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African elephants walk with their young on the Serengeti. Photo by Cathy Hart/Design Pics Perspectives and Getty Images

How smugglers move black market ivory on Craigslist

Experts say the African elephant could be extinct within a decade. Between 2010 and 2012 alone, 100,000 African elephants were poached — killed for their tusks. That’s a dead elephant every 15 minutes, much faster than the animals can reproduce.

Much of the blame is usually pointed at China, the world’s largest consumer of elephant tusks. But the U.S. also has a major ivory market. And much of the activity resides in a marketplace you wouldn’t expect: Craigslist.

That’s right, Americans can buy ivory in the same place they sell their futons and gently-used blenders.

The International Fund for Animal Welfare released a study last month that surveyed Craigslist sites for 28 cities. They found hundreds of suspected ivory products for sale, in addition to rhino horns and African warthog tusks. The ads offered more than 600 products that totaled more than $1.4 million combined, said IFAW’s Peter LaFontaine.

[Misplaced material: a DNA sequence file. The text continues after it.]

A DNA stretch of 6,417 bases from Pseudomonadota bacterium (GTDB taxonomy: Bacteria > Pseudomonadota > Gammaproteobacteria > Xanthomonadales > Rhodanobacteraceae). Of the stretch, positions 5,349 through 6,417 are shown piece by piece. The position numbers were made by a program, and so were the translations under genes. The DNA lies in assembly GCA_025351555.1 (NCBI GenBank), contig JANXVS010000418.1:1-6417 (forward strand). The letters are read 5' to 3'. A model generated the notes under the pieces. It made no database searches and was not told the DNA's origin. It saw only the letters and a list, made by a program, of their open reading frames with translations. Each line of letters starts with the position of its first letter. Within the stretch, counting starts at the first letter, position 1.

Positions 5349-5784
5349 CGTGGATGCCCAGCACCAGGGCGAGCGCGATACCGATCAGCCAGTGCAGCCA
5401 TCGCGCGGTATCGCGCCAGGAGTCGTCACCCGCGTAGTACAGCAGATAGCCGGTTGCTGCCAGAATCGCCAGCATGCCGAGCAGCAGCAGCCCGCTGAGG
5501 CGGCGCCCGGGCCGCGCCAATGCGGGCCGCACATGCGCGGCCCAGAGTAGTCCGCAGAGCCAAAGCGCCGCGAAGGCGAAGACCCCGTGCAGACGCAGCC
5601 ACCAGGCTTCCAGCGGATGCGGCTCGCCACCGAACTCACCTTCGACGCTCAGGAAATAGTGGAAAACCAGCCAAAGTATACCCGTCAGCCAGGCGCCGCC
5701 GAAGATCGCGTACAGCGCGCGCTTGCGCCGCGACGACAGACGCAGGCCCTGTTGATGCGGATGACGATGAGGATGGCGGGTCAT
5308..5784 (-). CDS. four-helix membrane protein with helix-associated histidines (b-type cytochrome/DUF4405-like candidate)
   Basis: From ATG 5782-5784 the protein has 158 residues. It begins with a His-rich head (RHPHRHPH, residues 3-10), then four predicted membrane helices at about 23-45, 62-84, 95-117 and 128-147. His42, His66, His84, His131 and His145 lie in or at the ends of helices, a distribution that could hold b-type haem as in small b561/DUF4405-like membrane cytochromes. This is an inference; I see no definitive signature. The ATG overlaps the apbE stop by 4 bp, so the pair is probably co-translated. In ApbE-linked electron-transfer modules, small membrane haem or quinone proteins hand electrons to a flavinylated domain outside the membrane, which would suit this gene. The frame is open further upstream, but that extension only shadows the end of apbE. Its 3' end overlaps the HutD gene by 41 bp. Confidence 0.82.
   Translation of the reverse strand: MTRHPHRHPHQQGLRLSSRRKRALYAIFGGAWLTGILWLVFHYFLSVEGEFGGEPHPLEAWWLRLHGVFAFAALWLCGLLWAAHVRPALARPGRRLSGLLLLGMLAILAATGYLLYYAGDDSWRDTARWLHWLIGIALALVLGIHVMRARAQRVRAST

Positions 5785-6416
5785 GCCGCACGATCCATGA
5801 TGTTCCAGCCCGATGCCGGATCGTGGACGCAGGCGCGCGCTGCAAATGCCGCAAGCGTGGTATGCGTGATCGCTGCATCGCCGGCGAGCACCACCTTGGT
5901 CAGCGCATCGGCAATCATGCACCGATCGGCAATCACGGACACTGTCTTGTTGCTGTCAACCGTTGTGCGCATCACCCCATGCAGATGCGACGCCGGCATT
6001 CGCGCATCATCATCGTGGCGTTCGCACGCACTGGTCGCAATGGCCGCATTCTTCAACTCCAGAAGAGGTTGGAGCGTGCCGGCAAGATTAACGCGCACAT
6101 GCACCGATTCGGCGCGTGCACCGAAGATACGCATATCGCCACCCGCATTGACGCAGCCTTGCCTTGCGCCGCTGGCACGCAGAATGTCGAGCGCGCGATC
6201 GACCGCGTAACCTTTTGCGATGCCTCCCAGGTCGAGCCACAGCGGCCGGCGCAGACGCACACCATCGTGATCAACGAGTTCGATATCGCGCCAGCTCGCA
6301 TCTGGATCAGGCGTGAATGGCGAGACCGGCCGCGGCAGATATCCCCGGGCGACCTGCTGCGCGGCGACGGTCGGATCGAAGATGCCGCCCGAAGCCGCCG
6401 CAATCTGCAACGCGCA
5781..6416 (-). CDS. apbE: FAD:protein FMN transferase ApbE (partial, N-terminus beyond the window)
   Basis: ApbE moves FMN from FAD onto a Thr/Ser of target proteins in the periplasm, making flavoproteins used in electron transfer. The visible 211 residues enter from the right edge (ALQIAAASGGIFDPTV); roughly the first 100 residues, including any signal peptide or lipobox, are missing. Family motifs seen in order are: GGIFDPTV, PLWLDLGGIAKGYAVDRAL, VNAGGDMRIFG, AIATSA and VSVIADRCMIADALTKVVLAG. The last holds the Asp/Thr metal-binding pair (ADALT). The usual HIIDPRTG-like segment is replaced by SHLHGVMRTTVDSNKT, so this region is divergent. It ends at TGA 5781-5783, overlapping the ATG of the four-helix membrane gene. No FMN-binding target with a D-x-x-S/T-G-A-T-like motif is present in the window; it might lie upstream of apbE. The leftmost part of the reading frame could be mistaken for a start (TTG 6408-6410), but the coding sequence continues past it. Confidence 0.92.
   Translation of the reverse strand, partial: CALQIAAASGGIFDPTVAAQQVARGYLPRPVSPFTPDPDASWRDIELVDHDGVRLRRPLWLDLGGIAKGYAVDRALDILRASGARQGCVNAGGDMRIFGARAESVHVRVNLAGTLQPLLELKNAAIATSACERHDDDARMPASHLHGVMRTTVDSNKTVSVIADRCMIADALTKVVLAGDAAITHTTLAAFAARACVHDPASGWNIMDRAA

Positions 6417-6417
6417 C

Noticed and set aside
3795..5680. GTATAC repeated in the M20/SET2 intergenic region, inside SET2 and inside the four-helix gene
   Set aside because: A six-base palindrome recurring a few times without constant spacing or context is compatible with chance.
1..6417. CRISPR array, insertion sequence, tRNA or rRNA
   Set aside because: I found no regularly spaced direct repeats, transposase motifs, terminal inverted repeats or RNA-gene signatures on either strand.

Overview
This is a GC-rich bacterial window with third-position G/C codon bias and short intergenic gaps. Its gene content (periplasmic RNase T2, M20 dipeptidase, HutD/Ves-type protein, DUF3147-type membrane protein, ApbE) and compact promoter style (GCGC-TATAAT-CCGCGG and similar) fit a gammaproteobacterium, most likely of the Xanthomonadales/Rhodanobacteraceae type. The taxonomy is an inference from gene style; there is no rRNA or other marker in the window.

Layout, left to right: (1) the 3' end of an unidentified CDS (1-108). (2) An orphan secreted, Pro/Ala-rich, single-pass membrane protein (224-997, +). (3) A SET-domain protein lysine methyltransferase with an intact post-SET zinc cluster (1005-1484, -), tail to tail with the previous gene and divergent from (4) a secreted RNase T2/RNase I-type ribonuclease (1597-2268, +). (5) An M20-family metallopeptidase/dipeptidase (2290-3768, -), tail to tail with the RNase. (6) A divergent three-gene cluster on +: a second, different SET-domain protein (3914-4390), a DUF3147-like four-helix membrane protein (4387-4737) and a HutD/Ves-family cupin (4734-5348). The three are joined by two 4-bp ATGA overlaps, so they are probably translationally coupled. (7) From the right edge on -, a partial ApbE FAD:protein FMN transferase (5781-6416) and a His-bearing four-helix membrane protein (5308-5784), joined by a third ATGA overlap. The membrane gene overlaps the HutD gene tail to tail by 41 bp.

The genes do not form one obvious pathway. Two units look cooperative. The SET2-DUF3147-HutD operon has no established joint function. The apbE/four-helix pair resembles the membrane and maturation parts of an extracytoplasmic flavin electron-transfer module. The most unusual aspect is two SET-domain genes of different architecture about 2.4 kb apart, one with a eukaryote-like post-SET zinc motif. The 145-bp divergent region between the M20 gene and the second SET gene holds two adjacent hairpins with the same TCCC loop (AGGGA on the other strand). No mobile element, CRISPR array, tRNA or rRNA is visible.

The survey forced Craigslist to change its policy regarding ivory sales, but complex laws governing its import and sale in the U.S. mean ivory products are still easy to find.

In 2013, the U.S. Fish and Wildlife service released this video of the destruction of six tons of ivory products they’d captured at customs stations and enforcement raids to illustrate the problem in the U.S.:

This collection shows ivory captured in a 2011 raid on the business of Victor Gordon, a Philadelphia antique dealer. Gordon received a 30 month sentence and had to pay $150,000 in fines for smuggling ivory into the U.S. Image by U.S. Fish and Wildlife

This collection shows ivory captured in a 2011 raid on the business of Victor Gordon, a Philadelphia antique dealer. Gordon received a 30 month sentence and had to pay $150,000 in fines for smuggling ivory into the U.S. Image by U.S. Fish and Wildlife

This week on Shortwave with P.J. Tobia, we delve into the massive ivory smuggling operations on U.S. soil.

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